Kidney transplantation (KT) is the gold standard treatment for end-stage renal disease (ESRD) patients. Hospital readmissions post-transplant is a common complication and can be considered an indication of avoidable morbidity and hospital quality, and there is a significant correlation between EHR and adverse patient outcomes. This study aimed to assess the readmission rate following kidney transplants, the underlying causes, and possible ways to prevent it.
We retrospectively reviewed the medical records of recipients from January 2016 to December 2021 in a single center. The primary objective of this study is to find the readmission rate for kidney transplants and the variables that contribute to readmission. Post-transplant complications that were resulted in the readmission categorized into Surgical complications, graft-related complications, infections, DVT, and other medical complications.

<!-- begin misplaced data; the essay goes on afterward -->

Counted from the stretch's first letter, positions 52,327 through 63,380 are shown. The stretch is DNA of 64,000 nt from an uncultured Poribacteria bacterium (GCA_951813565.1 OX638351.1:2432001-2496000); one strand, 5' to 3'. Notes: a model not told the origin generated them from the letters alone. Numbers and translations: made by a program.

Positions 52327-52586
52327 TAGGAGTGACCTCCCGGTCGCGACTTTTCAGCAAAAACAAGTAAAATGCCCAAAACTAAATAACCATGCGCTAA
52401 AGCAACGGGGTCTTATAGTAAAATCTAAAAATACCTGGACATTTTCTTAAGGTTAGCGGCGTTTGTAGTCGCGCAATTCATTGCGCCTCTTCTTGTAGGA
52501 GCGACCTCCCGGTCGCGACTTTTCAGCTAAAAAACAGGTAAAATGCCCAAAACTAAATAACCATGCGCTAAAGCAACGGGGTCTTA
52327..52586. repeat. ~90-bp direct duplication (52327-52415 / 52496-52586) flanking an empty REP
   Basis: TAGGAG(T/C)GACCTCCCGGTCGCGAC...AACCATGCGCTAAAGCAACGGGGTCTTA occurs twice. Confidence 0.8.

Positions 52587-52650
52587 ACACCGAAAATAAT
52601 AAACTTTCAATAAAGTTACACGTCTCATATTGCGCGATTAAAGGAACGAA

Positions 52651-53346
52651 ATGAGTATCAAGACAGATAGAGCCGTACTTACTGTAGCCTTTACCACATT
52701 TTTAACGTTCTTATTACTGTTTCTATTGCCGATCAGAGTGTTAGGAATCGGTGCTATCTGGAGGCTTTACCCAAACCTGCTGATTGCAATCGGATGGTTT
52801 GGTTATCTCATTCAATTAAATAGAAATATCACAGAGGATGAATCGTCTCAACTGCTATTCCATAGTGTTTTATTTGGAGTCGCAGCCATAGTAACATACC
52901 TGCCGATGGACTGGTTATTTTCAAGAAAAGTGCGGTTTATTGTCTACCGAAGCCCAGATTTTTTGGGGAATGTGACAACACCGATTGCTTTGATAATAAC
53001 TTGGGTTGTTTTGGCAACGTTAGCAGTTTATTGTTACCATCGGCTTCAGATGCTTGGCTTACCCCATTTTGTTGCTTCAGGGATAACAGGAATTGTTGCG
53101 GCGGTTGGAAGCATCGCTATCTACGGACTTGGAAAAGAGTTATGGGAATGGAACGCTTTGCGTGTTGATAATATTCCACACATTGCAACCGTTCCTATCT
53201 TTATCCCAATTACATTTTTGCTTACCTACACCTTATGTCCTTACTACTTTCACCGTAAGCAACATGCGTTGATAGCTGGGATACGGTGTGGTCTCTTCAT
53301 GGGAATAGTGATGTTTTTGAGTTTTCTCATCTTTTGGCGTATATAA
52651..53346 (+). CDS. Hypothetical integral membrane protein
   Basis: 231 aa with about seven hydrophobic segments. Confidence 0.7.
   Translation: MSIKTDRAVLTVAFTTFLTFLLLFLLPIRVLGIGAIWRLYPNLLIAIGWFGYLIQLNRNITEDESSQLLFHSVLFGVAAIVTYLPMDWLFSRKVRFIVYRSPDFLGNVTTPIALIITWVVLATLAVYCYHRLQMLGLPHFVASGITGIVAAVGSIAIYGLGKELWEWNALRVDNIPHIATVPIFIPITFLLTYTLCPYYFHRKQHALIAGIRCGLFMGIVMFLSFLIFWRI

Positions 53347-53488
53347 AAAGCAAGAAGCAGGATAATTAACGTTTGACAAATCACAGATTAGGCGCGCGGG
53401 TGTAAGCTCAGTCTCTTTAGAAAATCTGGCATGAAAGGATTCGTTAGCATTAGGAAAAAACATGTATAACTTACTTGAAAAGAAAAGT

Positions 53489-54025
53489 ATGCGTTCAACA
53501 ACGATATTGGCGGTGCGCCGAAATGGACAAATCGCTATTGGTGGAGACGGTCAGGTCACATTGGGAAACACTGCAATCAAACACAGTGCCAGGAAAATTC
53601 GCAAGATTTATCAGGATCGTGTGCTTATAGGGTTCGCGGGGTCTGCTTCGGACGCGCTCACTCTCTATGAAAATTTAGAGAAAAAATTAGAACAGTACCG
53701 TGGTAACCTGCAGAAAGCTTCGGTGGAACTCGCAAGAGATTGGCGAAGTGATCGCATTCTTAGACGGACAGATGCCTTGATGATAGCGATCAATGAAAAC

Four hundred seventy-four renal allograft recipients met our inclusion criteria and were included in the study. 248 (52.3 %) of the allograft recipients had at least one readmission during the first 90 days after the transplantation. 89 (18.8%) allograft recipients had more than one readmission episode in the first 90 days post-transplant. The perinephric fluid collection was the most common surgical complication (52.4%), and UTI was the most common infection (50%), causing readmission in the first 90 days post-transplant. The readmission odd ratio was significantly higher in patients above 60 years old and in kidneys with KDPI ≥ 85, and in recipients with DGF.
Early hospital readmission (EHR) following a kidney transplant is a common complication. Identifying the causes not only helps the transplant centers to take further steps to prevent some incidents and help to improve the patients’ morbidities and mortalities, but also it can reduce the unnecessary costs of readmissions.

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